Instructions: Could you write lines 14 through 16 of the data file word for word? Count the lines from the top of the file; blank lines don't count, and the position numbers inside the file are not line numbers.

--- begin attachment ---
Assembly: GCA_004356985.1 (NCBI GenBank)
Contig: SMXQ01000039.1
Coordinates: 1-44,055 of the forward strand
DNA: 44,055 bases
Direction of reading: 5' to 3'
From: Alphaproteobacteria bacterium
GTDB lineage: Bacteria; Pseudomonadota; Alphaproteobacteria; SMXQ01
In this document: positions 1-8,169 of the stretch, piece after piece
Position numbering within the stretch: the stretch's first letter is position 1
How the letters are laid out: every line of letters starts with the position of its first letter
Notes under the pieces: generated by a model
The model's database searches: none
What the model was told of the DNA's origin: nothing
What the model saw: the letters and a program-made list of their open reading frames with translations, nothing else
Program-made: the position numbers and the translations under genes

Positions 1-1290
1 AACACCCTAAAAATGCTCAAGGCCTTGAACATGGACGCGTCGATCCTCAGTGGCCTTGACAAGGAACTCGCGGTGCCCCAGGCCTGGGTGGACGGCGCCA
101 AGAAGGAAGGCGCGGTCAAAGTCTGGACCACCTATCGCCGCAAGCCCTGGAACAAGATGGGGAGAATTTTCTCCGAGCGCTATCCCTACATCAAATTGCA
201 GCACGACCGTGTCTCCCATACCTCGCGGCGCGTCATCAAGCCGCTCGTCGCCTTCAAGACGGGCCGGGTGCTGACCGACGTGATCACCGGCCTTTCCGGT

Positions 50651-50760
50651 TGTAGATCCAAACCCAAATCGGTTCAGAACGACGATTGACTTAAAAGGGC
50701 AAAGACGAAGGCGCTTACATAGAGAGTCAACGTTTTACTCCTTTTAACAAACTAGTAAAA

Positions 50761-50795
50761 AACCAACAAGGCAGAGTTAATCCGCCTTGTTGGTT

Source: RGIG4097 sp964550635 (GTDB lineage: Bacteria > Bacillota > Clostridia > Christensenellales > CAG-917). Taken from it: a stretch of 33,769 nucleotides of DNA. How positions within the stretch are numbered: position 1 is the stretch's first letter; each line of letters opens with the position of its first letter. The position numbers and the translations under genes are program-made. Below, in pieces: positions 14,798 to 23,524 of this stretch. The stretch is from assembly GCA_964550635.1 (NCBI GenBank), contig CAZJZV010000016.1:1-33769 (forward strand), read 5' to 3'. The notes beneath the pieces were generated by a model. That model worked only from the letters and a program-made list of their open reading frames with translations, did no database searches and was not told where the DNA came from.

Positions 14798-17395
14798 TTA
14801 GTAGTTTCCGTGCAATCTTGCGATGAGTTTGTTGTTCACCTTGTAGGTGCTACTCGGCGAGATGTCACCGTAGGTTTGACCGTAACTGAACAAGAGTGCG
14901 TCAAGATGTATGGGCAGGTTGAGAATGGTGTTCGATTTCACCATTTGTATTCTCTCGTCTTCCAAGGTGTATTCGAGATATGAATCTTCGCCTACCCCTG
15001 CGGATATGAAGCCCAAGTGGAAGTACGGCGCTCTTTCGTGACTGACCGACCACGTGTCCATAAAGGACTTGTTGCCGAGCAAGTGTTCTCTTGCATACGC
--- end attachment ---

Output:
What the model saw: the letters and a program-made list of their open reading frames with translations, nothing else
Program-made: the position numbers and the translations under genes

Positions 1-1290